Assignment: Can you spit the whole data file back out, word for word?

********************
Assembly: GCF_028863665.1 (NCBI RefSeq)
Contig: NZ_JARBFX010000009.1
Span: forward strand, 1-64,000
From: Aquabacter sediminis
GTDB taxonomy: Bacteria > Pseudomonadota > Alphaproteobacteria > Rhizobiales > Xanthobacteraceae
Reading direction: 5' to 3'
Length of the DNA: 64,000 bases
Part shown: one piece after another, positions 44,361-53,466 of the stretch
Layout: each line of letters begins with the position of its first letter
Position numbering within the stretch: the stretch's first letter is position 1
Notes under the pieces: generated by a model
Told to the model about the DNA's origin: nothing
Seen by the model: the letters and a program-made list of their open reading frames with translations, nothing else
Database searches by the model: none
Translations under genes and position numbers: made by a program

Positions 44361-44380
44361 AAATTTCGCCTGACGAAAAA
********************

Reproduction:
Assembly: GCF_028863665.1 (NCBI RefSeq)
Contig: NZ_JARBFX010000009.1
Span: forward strand, 1-64,000
From: Aquabacter sediminis
GTDB taxonomy: Bacteria > Pseudomonadota > Alphaproteobacteria > Rhizobiales > Xanthobacteraceae
Reading direction: 5' to 3'
Length of the DNA: 64,000 bases
Part shown: one piece after another, positions 44,361-53,466 of the stretch
Layout: each line of letters begins with the position of its first letter
Position numbering within the stretch: the stretch's first letter is position 1
Notes under the pieces: generated by a model
Told to the model about the DNA's origin: nothing
Seen by the model: the letters and a program-made list of their open reading frames with translations, nothing else
Database searches by the model: none
Translations under genes and position numbers: made by a program

Positions 44361-44380
44361 AAATTTCGCCTGACGAAAAA